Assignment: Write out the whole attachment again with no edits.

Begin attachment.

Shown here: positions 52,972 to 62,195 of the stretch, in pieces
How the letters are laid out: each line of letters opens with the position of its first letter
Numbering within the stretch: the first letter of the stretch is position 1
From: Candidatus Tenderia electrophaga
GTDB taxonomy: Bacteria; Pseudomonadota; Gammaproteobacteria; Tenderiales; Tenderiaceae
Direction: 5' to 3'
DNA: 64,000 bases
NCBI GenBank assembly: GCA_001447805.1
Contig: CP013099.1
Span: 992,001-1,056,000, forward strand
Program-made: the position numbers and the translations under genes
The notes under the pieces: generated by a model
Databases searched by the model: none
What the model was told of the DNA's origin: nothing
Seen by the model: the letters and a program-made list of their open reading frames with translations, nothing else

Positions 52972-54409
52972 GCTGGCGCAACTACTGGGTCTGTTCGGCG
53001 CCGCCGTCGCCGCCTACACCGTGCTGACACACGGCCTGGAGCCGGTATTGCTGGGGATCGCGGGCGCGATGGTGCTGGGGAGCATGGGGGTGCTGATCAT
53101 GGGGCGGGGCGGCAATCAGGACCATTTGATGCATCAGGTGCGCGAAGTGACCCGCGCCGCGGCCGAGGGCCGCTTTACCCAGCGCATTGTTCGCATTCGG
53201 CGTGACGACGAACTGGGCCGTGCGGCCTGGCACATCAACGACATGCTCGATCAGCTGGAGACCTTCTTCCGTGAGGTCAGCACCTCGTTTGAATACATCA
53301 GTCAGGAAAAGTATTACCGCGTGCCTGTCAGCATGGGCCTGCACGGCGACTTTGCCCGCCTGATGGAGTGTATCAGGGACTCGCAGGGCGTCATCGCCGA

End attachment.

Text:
Shown here: positions 52,972 to 62,195 of the stretch, in pieces
How the letters are laid out: each line of letters opens with the position of its first letter
Numbering within the stretch: the first letter of the stretch is position 1
From: Candidatus Tenderia electrophaga
GTDB taxonomy: Bacteria; Pseudomonadota; Gammaproteobacteria; Tenderiales; Tenderiaceae
Direction: 5' to 3'
DNA: 64,000 bases
NCBI GenBank assembly: GCA_001447805.1
Contig: CP013099.1
Span: 992,001-1,056,000, forward strand
Program-made: the position numbers and the translations under genes
The notes under the pieces: generated by a model
Databases searched by the model: none
What the model was told of the DNA's origin: nothing
Seen by the model: the letters and a program-made list of their open reading frames with translations, nothing else

Positions 52972-54409
52972 GCTGGCGCAACTACTGGGTCTGTTCGGCG
53001 CCGCCGTCGCCGCCTACACCGTGCTGACACACGGCCTGGAGCCGGTATTGCTGGGGATCGCGGGCGCGATGGTGCTGGGGAGCATGGGGGTGCTGATCAT
53101 GGGGCGGGGCGGCAATCAGGACCATTTGATGCATCAGGTGCGCGAAGTGACCCGCGCCGCGGCCGAGGGCCGCTTTACCCAGCGCATTGTTCGCATTCGG
53201 CGTGACGACGAACTGGGCCGTGCGGCCTGGCACATCAACGACATGCTCGATCAGCTGGAGACCTTCTTCCGTGAGGTCAGCACCTCGTTTGAATACATCA
53301 GTCAGGAAAAGTATTACCGCGTGCCTGTCAGCATGGGCCTGCACGGCGACTTTGCCCGCCTGATGGAGTGTATCAGGGACTCGCAGGGCGTCATCGCCGA